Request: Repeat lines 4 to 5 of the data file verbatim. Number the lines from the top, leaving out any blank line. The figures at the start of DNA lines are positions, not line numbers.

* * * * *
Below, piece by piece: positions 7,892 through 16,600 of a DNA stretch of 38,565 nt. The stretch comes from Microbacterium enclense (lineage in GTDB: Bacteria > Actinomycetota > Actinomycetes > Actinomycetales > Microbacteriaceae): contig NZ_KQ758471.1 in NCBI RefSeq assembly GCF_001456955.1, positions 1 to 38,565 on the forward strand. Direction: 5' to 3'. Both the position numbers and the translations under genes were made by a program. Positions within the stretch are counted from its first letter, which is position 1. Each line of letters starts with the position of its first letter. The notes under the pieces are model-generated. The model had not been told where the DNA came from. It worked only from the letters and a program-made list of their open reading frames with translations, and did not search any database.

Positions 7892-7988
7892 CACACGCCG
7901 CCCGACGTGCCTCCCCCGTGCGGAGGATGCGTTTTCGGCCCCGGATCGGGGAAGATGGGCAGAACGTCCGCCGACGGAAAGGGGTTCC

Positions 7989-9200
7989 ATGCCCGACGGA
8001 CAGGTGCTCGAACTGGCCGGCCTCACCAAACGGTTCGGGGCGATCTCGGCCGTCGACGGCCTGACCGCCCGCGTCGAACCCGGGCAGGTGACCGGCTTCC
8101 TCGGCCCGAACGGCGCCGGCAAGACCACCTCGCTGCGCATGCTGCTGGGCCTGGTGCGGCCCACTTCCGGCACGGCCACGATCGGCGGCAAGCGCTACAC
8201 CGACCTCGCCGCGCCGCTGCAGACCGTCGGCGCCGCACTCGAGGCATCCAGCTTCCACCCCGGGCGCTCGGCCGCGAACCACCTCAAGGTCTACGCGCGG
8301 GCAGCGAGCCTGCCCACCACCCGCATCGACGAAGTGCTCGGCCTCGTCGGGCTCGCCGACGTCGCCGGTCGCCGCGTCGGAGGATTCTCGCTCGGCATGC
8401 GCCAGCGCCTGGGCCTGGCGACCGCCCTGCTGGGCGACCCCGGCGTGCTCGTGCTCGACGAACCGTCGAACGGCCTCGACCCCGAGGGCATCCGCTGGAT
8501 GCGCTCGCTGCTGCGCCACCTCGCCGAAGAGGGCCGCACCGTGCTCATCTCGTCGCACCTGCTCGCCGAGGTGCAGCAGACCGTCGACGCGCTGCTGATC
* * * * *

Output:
7901 CCCGACGTGCCTCCCCCGTGCGGAGGATGCGTTTTCGGCCCCGGATCGGGGAAGATGGGCAGAACGTCCGCCGACGGAAAGGGGTTCC

Positions 7989-9200